Saudi Crown Prince Mohammed bin Salman speaks at a meeting of the Islamic Military Counterterrorism Alliance in Riyadh, Saudi Arabia, Nov. 26, 2017.Saudi Press Agency via AP
Sheikh Abdul Aziz al-Sheikh, the Saudi grand mufti listens to a speech of King Abdullah of Saudi Arabia at the Consultative Council in Riyadh, Saudi Arabia, March 24, 2009.
Sheikh Abdul Aziz al-Sheikh, the Saudi grand mufti listens to a speech of King Abdullah of Saudi Arabia at the Consultative Council in Riyadh, Saudi Arabia, March 24, 2009.Hassan Ammar/AP/File photo
So, you mentioned there’s been a change under Mohammed bin Salman. He’s now using these splashy sports events, architectural projects and other cultural endeavors to burnish the country’s image. Can you describe what role the clerics are playing now? Have they lost a lot of their power over society?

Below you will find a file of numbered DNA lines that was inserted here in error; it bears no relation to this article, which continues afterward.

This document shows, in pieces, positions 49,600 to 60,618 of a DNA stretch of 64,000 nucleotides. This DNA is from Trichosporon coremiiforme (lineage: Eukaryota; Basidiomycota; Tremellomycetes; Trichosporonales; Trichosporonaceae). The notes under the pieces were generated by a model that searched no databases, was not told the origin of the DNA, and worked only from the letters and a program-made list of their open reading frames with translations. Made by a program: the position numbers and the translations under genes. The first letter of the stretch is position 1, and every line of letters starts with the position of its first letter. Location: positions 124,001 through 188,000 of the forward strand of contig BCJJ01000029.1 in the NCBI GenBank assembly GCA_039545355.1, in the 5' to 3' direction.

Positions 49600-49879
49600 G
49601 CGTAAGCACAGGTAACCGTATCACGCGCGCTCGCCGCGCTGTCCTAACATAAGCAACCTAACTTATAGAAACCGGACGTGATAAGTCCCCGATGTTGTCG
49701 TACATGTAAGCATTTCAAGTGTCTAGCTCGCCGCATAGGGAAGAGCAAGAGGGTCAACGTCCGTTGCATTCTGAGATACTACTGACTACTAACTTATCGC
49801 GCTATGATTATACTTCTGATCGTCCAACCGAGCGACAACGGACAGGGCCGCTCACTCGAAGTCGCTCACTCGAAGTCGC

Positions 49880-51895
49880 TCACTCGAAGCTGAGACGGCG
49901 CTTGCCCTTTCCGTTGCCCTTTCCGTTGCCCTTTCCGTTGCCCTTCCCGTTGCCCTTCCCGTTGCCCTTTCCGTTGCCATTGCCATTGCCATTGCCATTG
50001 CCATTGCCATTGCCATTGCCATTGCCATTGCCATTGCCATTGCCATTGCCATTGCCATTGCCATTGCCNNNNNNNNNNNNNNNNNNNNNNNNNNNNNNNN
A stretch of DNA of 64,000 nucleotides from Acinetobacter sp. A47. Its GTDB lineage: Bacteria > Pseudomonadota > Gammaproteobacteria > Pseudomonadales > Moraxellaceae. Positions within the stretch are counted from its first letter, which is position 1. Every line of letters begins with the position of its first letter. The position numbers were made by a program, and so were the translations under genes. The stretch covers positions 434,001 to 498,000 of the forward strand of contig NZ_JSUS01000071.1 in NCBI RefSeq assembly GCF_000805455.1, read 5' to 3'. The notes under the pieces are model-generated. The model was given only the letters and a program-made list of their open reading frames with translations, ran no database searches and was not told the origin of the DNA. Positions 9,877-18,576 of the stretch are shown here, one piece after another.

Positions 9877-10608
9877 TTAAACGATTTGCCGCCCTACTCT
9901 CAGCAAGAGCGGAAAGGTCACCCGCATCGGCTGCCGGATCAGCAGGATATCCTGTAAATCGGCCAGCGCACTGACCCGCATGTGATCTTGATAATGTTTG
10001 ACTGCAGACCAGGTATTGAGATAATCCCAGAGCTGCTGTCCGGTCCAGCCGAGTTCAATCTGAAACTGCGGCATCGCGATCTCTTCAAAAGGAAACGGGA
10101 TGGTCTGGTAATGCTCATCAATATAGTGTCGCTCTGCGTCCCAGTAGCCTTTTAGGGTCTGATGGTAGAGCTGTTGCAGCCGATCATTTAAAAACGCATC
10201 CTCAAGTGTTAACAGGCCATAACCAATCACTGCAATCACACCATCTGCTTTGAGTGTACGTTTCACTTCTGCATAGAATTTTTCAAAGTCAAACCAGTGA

The clerics continue to maintain their positions. And in Saudi Arabia, members of the religious establishment continue to issue religious rulings. They continue to deliver Friday sermons. What has changed is the relations between individual clerics with Mohammed bin Salman. So, at the moment, those who are very supportive of his project and those who are willing to act as his cheerleaders are the ones who have a lot of power in Saudi Arabia. So basically, they’re endorsing what the Saudi ruling family is doing, and it is based on their own interpretation of Islam or the Salafi tradition, where loyalty to the state and loyalty to the ruling family is paramount. So, some members of the religious establishment are doing quite well under Mohammed bin Salman, while others, if they used to preach, you know, conservative interpretations of Islam, they have gone very quiet. They don’t say much about social issues, while others are either in jail or operating in exile.
So, overall, is it fair to say that these clerics have less power or influence than they did before MBS came to power?